Lithuanian Soviet Socialist Republic

The Lithuanian Soviet Socialist Republic (Lithuanian SSR; Lithuanian: Lietuvos Tarybų Socialistinė Respublika; Russian: Литовская Советская Социалистическая Республика, romanized: Litovskaya Sovetskaya Sotsialisticheskaya Respublika), also known as Soviet Lithuania or Lithuania, was one of the constituent republics of the USSR between 1940–1941 and 1944–1990. After 1946, its territory and borders mirrored those of today's Republic of Lithuania, with the exception of minor adjustments of the border with Belarus.[1]

Lithuanian Soviet Socialist Republic
Lietuvos Tarybų Socialistinė Respublika (Lithuanian)
Литовская Советская Социалистическая Республика (Russian)
State emblem
Motto: Visų šalių proletarai, vienykitės! (Lithuanian)
"Workers of the world, unite!"
Tautiška giesmė
(1944–1950, 1988–1990/1991)

Anthem of the Lithuanian Soviet Socialist Republic
Location of Lithuania (red) within the Soviet Union
StatusUnrecognized Soviet Socialist Republic
(1940–1941, 1944–1990/1991)
De facto sovereign entity (1990–1991)
Common languagesLithuanian, Russian
GovernmentStalinist one-party totalitarian dictatorship (1940–1953)
Unitary Marxist-Leninist one-party Soviet-style socialist republic (1953–1989)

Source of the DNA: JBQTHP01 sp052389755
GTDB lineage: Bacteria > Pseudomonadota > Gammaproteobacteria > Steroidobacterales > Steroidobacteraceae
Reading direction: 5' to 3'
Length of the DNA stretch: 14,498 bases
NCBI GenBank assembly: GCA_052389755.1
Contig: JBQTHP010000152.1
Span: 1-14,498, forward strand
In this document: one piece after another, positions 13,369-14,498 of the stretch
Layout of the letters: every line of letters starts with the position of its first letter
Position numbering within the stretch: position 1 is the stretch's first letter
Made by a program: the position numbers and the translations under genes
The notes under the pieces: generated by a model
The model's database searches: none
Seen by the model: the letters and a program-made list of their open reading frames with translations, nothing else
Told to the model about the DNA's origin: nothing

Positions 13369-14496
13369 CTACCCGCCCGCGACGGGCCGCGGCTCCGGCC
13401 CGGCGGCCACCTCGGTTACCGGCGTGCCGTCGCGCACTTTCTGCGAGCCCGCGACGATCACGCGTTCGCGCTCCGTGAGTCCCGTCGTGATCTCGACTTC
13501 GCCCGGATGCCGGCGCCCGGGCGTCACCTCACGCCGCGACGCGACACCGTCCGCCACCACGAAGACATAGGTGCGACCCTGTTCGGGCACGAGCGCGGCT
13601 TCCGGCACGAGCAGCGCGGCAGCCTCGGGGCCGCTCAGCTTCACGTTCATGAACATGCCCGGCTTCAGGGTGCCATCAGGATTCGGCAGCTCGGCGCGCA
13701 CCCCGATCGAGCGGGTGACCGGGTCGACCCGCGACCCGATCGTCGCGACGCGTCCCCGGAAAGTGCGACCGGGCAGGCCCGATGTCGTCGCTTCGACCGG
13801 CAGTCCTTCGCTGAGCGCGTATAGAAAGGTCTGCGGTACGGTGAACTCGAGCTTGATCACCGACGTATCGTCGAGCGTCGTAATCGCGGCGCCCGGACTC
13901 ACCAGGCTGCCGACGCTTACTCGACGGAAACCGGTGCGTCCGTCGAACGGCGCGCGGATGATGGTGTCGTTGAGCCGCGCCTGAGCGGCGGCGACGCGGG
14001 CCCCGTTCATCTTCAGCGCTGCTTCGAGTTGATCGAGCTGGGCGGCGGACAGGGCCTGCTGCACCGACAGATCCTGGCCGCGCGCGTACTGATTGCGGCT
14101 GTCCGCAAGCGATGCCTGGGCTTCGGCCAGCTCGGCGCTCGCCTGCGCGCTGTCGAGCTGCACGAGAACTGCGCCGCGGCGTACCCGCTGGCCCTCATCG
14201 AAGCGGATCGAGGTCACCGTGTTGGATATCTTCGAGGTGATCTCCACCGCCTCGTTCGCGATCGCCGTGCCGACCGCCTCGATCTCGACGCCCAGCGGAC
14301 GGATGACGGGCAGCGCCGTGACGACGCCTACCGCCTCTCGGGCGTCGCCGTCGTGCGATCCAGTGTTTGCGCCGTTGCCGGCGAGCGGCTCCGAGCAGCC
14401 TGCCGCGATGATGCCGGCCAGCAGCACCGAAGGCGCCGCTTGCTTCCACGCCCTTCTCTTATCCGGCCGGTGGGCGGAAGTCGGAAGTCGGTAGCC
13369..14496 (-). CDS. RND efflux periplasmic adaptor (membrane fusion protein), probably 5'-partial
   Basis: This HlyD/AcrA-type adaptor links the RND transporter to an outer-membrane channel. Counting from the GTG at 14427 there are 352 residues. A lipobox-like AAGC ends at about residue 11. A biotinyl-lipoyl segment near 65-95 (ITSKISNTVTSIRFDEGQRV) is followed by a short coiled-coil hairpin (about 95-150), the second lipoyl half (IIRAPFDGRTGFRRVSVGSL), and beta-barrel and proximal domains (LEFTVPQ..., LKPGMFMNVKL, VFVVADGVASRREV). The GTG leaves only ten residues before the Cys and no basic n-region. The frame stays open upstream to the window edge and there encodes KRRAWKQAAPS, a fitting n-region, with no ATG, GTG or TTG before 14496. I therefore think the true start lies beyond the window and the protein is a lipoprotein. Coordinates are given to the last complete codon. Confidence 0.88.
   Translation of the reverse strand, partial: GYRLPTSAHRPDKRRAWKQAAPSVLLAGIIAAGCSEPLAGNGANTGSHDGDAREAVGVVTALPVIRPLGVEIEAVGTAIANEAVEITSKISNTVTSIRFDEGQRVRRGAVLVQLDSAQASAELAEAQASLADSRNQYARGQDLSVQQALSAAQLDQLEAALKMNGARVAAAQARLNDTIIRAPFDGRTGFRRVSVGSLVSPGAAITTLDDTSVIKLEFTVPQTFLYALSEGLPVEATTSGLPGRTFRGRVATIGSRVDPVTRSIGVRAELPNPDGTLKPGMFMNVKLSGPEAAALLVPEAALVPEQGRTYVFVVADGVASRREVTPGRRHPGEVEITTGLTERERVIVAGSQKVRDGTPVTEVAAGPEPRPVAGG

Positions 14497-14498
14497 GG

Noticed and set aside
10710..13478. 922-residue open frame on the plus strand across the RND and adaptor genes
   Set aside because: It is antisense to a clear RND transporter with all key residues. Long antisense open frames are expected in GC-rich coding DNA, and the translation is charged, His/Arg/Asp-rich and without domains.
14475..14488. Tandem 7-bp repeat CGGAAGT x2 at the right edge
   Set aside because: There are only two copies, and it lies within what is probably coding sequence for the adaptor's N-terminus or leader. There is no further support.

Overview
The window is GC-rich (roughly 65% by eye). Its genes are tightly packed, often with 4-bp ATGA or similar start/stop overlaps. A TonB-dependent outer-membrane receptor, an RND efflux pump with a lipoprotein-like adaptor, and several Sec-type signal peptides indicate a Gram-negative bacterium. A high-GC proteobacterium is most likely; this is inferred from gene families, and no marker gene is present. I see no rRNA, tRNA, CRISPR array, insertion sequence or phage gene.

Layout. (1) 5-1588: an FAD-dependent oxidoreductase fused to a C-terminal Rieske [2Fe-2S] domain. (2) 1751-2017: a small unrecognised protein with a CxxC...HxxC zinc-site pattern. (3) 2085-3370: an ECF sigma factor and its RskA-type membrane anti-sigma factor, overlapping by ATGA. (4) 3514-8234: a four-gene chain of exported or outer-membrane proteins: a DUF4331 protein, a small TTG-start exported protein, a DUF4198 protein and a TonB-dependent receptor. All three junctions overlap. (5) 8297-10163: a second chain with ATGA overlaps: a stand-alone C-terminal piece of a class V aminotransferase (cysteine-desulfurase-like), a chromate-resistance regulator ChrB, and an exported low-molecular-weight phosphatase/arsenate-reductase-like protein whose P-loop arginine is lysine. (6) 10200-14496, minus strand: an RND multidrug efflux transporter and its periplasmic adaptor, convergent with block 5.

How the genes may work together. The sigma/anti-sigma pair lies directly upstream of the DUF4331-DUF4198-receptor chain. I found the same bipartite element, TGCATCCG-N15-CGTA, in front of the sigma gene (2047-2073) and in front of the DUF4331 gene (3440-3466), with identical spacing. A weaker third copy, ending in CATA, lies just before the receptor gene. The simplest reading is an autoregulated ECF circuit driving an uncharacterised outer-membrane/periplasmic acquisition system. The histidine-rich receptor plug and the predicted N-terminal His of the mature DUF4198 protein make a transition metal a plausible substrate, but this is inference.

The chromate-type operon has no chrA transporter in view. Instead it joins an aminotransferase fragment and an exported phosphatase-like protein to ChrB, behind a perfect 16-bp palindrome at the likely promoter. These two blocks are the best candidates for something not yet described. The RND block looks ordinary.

Unitary parliamentary republic (1989–1991)
First Secretary 
Antanas Sniečkus
Petras Griškevičius
Ringaudas Songaila
Algirdas Brazauskas
Chairman of the Supreme Council 
Vytautas Landsbergis
LegislatureSupreme Soviet
Historical eraWorld War II · Cold War
16 June 1940
 SSR established
21 July 1940
 Illegally annexed by USSR, Lithuania continued de jure
3 August 1940
June 1941
 Soviet re-occupation
SSR re-established
September–November 1944
 Sovereignty declared
18 May 1989
11 March 1990
 Independence recognized by the State Council of the Soviet Union
6 September 1991
198965,200 km2 (25,200 sq mi)
CurrencySoviet rouble (Rbl) (SUR)
Calling code7 012
Preceded by
Succeeded by
Today part ofLithuania

During World War II, the previously independent Republic of Lithuania was occupied by the Soviet army on 16 June 1940, in conformity with the terms of the 23 August 1939 Molotov–Ribbentrop Pact, and established as a puppet state on 21 July.[2] Between 1941 and 1944, the German invasion of the Soviet Union caused its de facto dissolution. However, with the retreat of the Germans in 1944–1945, Soviet hegemony was re-established and continued for forty-five years. As a result, many western countries continued to recognize Lithuania as an independent, sovereign de jure state subject to international law, represented by the legations appointed by the pre-1940 Baltic states, which functioned in various places through the Lithuanian Diplomatic Service.

On 18 May 1989, the Lithuanian SSR declared itself to be a sovereign state, though still part of the USSR. On 11 March 1990, the Republic of Lithuania was re-established as an independent state, the first Soviet Republic to leave Moscow and leading other states to do so. Considered illegal by the Soviet authorities, the country was recognized by western powers immediately prior to the breakup of the Soviet Union. The Soviet Union itself recognized Lithuanian independence on 6 September 1991.

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